Extrinsic motivation: When we are motivated to partake in a behavior to obtain an external reward, rather than because we think the behavior itself is rewarding.1
Intrinsic motivation: Motivation to take part in an activity for the sake of the activity itself, not due to external rewards.1
Quasi-Experimental Studies: Study designs where there are practical and ethical barriers to conducting randomized controlled trials, which leads to non randomized participant selection.2
Two-Arm Design: A form of cluster randomized trials that randomly separates participants in two groups, to evaluable a single intervention - in this case, the use of loyalty cards as financial incentivization.2
Exercise and physical activity are critical practices for overall health and wellbeing, yet they are seldom given the attention they deserve. Physical activity is a preventative tool for various health issues, with 6-10% of deaths from noncommunicable diseases (cardiovascular disease, cancer, chronic respiratory disease, and diabetes) worldwide owed to physical inactivity. Exercise is a low-cost alternative to disease treatment and prevention, but few adults engage in the recommended minimum amount of physical activity per week.3 To combat what has been called a ‘pandemic’, public health experts have sought effective ways to incentivize adults to partake in regular physical activity. Unfortunately, the mere knowledge of the benefits of exercise are not enough to motivate us to exercise.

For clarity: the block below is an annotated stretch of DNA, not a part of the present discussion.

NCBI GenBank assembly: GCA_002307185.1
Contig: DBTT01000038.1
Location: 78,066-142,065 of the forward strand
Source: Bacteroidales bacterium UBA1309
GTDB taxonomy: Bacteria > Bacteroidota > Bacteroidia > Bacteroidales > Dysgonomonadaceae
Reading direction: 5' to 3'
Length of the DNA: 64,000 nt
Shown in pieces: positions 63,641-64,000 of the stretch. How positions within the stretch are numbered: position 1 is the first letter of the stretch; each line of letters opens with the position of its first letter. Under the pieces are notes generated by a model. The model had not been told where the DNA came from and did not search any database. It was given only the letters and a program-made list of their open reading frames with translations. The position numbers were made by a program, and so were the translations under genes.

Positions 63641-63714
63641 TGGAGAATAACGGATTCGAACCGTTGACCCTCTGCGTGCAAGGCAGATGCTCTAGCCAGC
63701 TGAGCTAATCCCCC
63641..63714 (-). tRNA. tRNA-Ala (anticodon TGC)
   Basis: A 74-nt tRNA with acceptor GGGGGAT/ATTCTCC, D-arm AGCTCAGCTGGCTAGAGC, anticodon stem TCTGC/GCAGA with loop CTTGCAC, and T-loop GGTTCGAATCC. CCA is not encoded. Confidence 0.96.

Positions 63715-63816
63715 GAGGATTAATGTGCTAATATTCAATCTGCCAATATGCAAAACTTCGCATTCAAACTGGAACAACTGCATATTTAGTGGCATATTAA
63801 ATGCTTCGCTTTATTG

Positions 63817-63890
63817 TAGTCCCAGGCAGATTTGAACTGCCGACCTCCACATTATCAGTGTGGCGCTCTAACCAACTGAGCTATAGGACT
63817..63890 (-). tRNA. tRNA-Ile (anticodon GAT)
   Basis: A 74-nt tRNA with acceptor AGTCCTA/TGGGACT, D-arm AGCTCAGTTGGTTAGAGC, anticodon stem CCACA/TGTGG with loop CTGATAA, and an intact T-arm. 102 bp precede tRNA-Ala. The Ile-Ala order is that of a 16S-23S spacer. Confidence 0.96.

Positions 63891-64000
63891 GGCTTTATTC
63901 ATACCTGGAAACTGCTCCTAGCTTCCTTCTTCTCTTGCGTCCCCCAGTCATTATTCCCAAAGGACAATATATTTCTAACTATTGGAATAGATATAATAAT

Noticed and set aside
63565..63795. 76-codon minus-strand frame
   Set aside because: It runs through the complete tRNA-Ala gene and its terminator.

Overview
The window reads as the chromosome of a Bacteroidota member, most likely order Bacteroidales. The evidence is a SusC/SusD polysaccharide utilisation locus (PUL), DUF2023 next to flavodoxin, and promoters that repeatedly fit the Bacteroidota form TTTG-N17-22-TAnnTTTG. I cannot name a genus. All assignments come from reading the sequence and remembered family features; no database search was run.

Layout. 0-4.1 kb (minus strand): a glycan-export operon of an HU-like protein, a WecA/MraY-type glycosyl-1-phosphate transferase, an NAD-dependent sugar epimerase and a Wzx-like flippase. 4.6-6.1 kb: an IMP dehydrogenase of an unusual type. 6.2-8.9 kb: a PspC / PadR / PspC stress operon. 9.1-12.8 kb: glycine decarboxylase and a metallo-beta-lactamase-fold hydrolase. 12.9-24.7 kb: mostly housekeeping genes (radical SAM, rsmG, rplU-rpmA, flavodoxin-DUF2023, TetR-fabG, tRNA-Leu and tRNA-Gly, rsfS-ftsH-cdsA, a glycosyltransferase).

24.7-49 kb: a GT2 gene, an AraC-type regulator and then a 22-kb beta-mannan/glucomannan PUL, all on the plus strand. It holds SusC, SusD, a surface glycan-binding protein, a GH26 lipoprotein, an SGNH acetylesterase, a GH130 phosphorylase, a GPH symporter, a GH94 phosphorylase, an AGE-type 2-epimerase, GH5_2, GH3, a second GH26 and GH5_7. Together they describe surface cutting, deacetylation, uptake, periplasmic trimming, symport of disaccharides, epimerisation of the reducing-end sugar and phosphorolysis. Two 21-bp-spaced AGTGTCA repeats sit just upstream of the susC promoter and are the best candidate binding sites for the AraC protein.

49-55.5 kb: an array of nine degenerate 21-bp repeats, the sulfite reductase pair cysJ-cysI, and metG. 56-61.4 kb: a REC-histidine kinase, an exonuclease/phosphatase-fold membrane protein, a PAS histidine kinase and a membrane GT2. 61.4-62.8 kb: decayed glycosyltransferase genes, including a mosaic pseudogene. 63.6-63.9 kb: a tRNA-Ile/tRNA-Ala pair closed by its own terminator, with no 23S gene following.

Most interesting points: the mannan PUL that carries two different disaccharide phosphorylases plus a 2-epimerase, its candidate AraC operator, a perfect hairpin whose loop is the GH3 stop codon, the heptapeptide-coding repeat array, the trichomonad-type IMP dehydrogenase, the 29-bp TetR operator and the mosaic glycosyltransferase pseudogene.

One possible solution for this ‘pandemic’ of inactivity are incentives. Incentives have been shown to effectively deter behaviors that negatively affect health (smoking, substance abuse), and promote the establishment of structured exercise routines. However, few studies have examined whether incentivization can work when people are encouraged to engage in physical activity by their own free will.